She traces that history to the region’s agriculture. Milkweed can sicken livestock when they eat enough of it. Animals tend to steer clear of the toxic plants, but accidental poisonings do happen, particularly if milkweed infiltrates a hayfield and gets cut, dried and served up to livestock mixed into their hay.

Cities that no longer worry about keeping cattle safe have nevertheless retained the historical opposition to milkweed.

“The real trend is that those bans are being reversed,” Phillips said. “There’s a lot of pushback to get those overturned.”

In 2017, Illinois passed two state laws. One forced cities and counties to drop milkweed bans. The other declared milkweed the state wildflower.

Illinois cities such as Ottawa still have bans on their books, but the state law trumps it.

Asclepias syriaca, or common milkweed, is the species that cities most commonly target.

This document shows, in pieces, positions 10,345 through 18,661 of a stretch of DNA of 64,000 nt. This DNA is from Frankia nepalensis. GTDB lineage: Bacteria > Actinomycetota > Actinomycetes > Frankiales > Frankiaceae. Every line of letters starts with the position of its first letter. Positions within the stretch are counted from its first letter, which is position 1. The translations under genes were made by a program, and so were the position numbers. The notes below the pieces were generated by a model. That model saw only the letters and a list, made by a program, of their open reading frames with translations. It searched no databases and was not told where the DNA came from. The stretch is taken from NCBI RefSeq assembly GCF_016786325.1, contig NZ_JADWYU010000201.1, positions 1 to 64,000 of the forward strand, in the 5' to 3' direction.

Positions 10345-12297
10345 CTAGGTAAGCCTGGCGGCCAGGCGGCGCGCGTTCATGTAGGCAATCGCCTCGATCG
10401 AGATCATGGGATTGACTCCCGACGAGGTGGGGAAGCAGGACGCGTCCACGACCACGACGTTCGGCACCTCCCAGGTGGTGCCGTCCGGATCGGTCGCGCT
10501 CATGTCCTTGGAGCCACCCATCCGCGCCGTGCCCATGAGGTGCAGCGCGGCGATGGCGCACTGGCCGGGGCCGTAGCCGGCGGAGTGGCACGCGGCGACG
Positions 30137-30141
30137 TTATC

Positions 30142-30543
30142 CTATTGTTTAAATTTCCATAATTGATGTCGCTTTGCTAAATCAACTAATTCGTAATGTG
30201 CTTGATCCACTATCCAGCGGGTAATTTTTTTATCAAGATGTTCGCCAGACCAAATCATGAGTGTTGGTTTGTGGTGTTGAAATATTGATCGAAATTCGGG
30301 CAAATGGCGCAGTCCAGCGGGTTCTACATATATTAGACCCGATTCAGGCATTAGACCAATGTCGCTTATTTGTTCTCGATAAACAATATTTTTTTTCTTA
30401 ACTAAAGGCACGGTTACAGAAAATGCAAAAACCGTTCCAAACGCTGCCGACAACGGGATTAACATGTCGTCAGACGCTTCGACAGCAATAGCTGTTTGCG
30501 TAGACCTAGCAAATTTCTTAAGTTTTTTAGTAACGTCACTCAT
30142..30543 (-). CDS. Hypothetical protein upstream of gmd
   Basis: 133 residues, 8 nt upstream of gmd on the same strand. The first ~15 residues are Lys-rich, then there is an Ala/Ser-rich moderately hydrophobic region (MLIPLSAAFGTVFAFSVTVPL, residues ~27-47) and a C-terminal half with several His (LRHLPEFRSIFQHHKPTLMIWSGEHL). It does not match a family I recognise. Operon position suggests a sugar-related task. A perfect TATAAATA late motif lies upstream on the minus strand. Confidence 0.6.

This species spreads not just through its seeds, but also through underground runners.

It takes work to control it in a flower garden, which might explain city bans where they still exist.

Yet the same city codes usually allow aggressive, commercially profitable species that wreak environmental damage, such as the invasive ornamental pear trees that Johnson County Park and Recreation workers are racing to control.

Bug chow

The reality is, many cities may not have anyone on staff who knows when or why milkweed was banned.

An Overland Park spokesperson said the city considers common milkweed a noxious weed because the Kansas Department of Agriculture does.

But the state agency refuted that. It says all Kansas milkweeds are “native and beneficial.”

“As far as we know it has never been listed as a noxious weed and there is no indication that there is any interest in listing it as noxious,” a Department of Agriculture spokeswoman said by email. “While it’s not healthy for cattle to eat, they generally avoid it.”

Common milkweed was a key feature of Ginger Werp's front yard in past years. In September, Overland Park asked her to remove it.